Giant panda Mei Xiang's hormones are on the rise

Scientists at the Smithsonian have confirmed a slow rise in giant panda Mei Xiang's urinary progesterone levels that started July 20, which indicates that she will either have a cub or experience the end of a pseudo-pregnancy within the next 30 to 50 days.

It is not clear if Mei Xiang is pregnant because a giant panda's behavior and hormones can mimic a pregnancy even if she is not pregnant.

Mei Xiang was artificially inseminated April 26 and 27 using frozen sperm collected from Hui Hui, a panda living in China, and fresh sperm collected from Tian Tian, who lives at the National Zoo.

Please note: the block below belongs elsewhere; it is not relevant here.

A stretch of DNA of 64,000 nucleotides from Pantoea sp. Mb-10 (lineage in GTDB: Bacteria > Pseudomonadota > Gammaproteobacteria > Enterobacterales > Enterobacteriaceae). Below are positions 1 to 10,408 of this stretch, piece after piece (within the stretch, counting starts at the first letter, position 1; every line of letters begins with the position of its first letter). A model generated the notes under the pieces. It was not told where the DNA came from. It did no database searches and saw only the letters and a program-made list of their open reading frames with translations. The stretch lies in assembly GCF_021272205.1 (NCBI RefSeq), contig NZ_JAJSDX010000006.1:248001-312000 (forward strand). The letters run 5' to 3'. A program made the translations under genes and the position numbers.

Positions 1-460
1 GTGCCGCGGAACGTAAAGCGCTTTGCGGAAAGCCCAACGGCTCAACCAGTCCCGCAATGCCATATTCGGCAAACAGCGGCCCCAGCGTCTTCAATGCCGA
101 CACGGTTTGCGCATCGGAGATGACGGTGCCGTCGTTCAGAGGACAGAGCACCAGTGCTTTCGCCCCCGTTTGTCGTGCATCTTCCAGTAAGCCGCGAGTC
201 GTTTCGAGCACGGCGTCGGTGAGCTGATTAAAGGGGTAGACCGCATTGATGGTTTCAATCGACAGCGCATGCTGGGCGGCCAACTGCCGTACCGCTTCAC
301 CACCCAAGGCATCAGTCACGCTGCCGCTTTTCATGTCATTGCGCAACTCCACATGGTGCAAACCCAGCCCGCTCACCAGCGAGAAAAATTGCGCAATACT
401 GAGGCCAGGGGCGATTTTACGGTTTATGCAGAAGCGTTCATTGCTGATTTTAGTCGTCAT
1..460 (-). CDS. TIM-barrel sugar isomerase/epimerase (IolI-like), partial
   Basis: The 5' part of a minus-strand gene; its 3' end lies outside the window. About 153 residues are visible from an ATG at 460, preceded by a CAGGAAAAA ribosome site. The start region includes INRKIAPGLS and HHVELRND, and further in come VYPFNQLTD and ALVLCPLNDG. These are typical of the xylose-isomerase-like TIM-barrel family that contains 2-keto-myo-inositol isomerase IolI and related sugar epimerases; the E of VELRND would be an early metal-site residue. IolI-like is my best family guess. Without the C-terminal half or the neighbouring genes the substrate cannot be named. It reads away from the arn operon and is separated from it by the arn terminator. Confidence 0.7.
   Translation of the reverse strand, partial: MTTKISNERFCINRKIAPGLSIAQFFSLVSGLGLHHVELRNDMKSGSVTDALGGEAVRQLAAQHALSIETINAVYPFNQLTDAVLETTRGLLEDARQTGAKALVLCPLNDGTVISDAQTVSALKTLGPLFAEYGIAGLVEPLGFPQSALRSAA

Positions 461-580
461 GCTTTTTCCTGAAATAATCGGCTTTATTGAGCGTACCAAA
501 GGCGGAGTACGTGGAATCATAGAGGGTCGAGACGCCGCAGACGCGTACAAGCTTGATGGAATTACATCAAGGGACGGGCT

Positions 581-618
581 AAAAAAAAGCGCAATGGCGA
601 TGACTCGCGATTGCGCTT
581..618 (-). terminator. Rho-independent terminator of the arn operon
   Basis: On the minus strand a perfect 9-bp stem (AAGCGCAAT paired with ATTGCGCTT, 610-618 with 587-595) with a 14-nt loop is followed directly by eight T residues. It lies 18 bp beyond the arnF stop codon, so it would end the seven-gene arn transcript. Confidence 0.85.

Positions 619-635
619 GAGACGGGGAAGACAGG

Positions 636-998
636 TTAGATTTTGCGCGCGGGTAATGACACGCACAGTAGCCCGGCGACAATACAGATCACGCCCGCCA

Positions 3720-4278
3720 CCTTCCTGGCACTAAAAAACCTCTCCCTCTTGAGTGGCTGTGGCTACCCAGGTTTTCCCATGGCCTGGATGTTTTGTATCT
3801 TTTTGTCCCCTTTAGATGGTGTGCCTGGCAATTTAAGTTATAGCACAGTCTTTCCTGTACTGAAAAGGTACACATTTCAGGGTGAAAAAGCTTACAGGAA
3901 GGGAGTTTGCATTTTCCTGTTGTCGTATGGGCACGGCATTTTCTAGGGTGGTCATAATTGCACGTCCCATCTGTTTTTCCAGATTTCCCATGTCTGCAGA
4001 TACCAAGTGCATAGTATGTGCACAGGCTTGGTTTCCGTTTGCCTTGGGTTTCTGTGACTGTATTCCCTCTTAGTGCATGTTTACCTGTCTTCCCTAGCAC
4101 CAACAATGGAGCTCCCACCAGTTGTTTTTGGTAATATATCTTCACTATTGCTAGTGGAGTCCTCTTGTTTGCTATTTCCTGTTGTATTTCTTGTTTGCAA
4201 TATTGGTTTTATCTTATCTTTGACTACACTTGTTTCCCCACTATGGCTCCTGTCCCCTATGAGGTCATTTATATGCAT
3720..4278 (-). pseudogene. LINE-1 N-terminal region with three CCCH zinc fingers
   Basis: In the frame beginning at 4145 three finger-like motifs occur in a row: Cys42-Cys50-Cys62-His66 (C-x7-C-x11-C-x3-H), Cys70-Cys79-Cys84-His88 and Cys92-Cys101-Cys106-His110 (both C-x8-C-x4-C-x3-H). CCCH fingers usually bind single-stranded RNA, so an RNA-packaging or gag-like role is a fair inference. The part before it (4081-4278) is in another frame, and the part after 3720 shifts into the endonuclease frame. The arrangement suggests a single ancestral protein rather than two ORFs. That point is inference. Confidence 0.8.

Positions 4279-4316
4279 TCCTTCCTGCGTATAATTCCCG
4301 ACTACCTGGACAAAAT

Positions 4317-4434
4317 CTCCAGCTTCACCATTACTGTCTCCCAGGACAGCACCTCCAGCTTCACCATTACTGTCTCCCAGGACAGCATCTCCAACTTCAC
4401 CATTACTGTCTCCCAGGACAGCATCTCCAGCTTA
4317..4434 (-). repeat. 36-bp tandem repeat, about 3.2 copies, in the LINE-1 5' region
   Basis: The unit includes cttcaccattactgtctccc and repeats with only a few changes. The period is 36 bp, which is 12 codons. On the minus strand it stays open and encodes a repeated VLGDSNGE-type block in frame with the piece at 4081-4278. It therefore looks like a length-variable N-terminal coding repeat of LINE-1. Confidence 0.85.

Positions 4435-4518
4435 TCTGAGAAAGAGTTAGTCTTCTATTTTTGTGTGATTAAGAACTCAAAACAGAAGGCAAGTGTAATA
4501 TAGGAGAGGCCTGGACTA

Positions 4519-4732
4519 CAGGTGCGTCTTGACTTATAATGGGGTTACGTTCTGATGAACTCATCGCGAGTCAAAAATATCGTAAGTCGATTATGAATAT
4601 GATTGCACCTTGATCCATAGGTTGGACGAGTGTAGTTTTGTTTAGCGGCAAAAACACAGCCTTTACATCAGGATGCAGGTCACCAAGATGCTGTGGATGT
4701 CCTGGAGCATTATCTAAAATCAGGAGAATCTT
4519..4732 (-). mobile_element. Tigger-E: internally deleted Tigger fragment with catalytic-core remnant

The zoo's panda team is monitoring changes in Mei Xiang's reproductive tract and evaluating for evidence of a fetus, but officials said it may still be too early to detect a fetus on an ultrasound.

Scientists are also continuing to monitor her hormone levels on a daily basis.

Meanwhile, Mei Xiang is exhibiting behaviors consistent with a rise in urinary progesterone, such as nest building, choosing to spend more time in her den, sleeping more and eating less.

Mei Xiang has given birth to two surviving cubs, Bao Bao and Tai Shan.